Tittle was known to hold on to favorite paintings and exhibit them at various venues. Another interesting reference I found, possibly this painting, is from a solo show for Tittle at the Kleeman Thorman Galleries in New York City in January, 1929. Helen Appleton Read, art critic for the Brooklyn Eagle, reviewed the exhibition. Seemingly unaware that Tittle had painted numerous oils before 1929, she said that “It is not so easy to make a success of portraiture in oils when all the mental processes heretofore have been concerned with line.” She takes note of one painting: “Such portraits … as the one designated merely as ‘Portrait’, a woman with red hair, has both a sensitive characterization and the painting quality”. Tittle made note of the review in his diary (he rarely missed a review). The January 1929 exhibition was a financial success, selling $4,000 worth of prints off the walls along with some paintings (just 9 months before the country’s financial crash). Toward the end of the exhibition on January 29, Tittle noted in his diary that “Childe Hassam came to my show this afternoon and praised my stuff most generously. We had a long talk.” Over his career, Tittle would exhibit extensively including at such prestigious venues as The National Academy of Design, The Brooklyn Museum, the Art Institute of Chicago, the Corcoran Gallery, the Smithsonian, the Los Angeles Museum, the British Museum and the South Kensington Museum (please see more extensive list at end of this biography).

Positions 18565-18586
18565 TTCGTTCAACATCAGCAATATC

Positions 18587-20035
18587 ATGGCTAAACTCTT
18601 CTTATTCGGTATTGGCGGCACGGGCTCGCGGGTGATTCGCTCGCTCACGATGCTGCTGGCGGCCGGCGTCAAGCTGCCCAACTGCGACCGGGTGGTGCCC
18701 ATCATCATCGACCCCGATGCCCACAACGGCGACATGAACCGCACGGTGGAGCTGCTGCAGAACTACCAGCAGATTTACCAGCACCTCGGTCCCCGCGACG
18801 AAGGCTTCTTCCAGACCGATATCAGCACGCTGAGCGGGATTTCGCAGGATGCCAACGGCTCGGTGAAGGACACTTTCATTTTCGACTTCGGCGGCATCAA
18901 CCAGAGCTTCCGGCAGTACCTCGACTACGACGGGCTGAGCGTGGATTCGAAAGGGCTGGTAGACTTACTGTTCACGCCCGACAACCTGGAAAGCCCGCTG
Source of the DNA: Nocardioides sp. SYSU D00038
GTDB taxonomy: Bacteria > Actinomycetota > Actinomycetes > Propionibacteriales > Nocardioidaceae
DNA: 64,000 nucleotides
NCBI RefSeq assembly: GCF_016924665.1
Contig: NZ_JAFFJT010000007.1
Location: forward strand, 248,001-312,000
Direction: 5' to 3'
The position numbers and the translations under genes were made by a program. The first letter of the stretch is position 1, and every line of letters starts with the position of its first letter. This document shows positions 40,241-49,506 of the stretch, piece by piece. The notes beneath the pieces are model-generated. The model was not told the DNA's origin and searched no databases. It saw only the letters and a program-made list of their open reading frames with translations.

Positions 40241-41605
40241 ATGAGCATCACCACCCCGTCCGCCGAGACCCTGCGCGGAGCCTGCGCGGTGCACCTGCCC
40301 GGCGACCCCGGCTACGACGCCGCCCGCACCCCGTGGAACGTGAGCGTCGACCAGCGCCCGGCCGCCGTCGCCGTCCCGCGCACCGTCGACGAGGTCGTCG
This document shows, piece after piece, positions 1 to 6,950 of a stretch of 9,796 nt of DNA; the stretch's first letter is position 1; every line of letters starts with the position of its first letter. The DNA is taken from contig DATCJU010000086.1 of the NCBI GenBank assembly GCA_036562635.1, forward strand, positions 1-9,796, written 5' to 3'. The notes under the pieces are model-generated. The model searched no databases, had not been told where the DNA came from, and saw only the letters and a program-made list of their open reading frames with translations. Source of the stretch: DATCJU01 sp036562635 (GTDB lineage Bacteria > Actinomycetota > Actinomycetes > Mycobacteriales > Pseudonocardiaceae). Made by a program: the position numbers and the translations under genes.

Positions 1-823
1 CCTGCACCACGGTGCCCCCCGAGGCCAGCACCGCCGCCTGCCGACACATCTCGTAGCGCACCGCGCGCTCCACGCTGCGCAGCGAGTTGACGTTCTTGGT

Born in Springfield, Ohio, Tittle left for New York City at the age of 18 to study at the Art Students League under William Merritt Chase, studying life drawing and painting. He would afterward study with Robert Henri, F. Luis Mora, and Kenneth Hayes Miller. His classmates included George Bellows and Edward Hopper (Hopper once pranked his fellow student by painting bedbugs, trompe l’oeil style, on Tittle’s pillow). Hopper and Tittle would rent adjoining studios at 3 Washington Square, North in Manhattan from 1914 - 1927 and the two men would become close friends. It was Hopper who first persuaded Tittle to take up etching, a medium that would bring the latter much fame and fortune (Hopper created an etching of his friend Tittle working at his easel titled “The Illustrator”).